When Apple updated the 13in MacBook Pro in May 2020 we were excited that all four standard models gained the new ‘magic’ keyboard that was already available on the 16in MacBook Pro and the MacBook Air. Following the MacBook Air update in March 2020 the 13in MacBook Pro had spent a couple of months as the only Apple laptop still stuck with the problematic ‘butterfly’ keyboard that had plagued the line up since 2016. It’s great news that the entire Mac laptop line up now has a reliable keyboard - and one that’s actually quite pleasant to use - but unfortunately it’s not enough.
Whether now is a good time to buy a 13in MacBook Pro depends on the model you are considering. There are four 13in MacBook Pro in the line up: two entry-level models and two mid-range models. While they are all MacBook Pro by name there’s a big gap between them - in fact the gap is so significant that we are advising against buying either of the two entry-level models.
Here’s how the line up looks:
There are two models with 1.4GHz quad-core 8th-generation Intel Core i5 processor, Turbo Boost up to 3.9GHz, Intel Iris Plus Graphics 645, 8GB 2133MHz LPDDR3 memory, and two USB-C ports
- One has 256GB SSD storage for £1,299 / $1,299 / AU$1,999
- The other has 512GB storage for £1,499 / $1,499 / AU$2,299
...And there are two models with 2.0GHz quad-core 10th-generation Intel Core i5 processor, Turbo Boost up to 3.8GHz, Intel Iris Plus Graphics, 16GB 3733MHz LPDDR4X memory, and four USB-C ports
- One has 512GB SSD storage for £1,799 / $1,799 / AU$2,999
- The other has 1TB storage for £1,999 / $1,999 / AU$3,299
If you are considering buying the £1,799 or £1,999 models you might like to read our review here. If you were wondering whether you could get away with buying one of the cheaper MacBook Pro models then read on.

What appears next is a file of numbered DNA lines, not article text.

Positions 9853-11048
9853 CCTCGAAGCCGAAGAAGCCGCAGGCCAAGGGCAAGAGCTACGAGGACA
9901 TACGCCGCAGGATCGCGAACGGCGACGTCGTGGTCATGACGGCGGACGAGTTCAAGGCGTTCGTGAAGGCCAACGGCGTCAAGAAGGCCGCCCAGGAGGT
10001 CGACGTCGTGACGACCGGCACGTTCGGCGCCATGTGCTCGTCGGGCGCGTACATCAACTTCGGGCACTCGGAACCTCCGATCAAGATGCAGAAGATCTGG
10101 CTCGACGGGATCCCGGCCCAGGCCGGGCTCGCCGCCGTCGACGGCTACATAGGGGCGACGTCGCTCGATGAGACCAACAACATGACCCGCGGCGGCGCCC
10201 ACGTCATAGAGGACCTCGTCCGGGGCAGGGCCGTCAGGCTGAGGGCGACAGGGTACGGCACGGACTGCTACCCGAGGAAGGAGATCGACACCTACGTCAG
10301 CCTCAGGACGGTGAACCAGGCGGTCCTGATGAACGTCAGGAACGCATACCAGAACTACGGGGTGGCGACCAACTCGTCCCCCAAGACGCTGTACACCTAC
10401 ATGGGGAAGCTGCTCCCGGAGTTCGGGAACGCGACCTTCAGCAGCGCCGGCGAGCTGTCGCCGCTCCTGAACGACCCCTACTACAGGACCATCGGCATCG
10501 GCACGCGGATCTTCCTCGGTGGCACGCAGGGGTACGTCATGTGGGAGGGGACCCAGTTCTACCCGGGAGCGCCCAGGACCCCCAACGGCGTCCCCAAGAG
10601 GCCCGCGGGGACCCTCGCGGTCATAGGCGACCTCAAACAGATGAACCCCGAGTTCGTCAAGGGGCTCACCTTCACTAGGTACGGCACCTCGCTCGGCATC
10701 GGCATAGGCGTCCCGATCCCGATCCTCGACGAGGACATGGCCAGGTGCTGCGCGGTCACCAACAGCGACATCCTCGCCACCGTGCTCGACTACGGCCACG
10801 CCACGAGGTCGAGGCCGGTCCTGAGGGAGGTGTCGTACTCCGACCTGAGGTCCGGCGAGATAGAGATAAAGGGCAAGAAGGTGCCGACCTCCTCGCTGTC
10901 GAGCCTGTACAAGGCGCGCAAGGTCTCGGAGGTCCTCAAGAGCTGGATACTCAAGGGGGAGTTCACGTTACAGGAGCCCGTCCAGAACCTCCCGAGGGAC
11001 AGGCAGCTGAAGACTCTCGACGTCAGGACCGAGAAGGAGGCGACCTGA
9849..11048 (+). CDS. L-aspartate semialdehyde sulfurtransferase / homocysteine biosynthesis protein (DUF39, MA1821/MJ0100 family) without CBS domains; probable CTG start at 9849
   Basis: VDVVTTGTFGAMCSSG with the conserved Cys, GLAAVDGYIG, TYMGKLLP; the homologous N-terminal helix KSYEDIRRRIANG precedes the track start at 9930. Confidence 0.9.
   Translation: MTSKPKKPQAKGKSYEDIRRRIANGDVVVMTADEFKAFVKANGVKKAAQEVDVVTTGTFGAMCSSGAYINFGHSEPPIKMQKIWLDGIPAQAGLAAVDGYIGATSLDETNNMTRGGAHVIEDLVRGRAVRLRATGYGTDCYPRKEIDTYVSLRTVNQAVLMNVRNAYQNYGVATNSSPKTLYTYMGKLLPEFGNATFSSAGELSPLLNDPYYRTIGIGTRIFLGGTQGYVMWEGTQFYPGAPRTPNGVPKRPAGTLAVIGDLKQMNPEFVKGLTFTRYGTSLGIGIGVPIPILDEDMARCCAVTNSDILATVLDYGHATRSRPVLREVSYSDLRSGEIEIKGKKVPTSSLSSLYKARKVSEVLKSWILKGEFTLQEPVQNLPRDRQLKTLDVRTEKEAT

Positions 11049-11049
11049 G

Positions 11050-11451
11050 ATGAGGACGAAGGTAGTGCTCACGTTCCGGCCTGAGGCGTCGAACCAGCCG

We completely understand the attraction of the lower priced MacBook Pro. After all, £1,799 is a lot of money - and a lot more money than £1,299. However, there are a number of reasons why the cheaper models don’t actually offer you a particular good deal.
1) The processor
You might have thought that when Apple updated the MacBook Pro for 2020 that it would have changed the processor inside the entry-level models. You’d be wrong! That 1.4GHz quad-core is still the same 8th generation chip that Apple introduced to that model in July 2019. In contrast the 2.0GHz quad-core processor in the mid-range model is a newer 10th-generation processor. This means that there is a big gap between the different MacBook Pro models.
In many ways it makes the more expensive models look more attractive (which is probably Apple’s motive here). It’s not that the 8th generation processor isn’t good - when Apple added this quad-core processor to the MacBook Pro in July 2019 we were impressed and felt that finally the entry-level MacBook Pro models deserved to be called pro (our review is here). Back then we found that the processor benchmarks to be about 10 percent faster than its dual-core predecessor.
Despite this, we feel that we can’t recommend buying this model now when another update to a newer processor generation - which will bring better performance, new features and improved graphics - is likely to arrive soon.
2) The graphics
Speaking of graphics, the Intel 10th-generation processors come with better built-in graphics. The leap from the integrated graphics on the 8th-generation processor to those on a 10th-generation processor is quite vast and will make a difference to you if you wanted to play games of watch 4K video. The new Intel Iris Plus Graphics found in the more expensive MacBook Pro are superior to the older graphics in the 1.4GHz model.
When making a decision about whether to buy the entry-level MacBook Pro it’s important to consider whether two USB-C/Thunderbolt ports will be enough for you. Remember that you will inevitably have your MacBook Pro plugged in most of the time, which will keep one of your two ports tied up, and if you want to plug in a second display that’s your other port gone. That might not be a problem for you if all your peripherals are wireless, but if you had to plug in an external drive or something else then it could quickly become frustrating.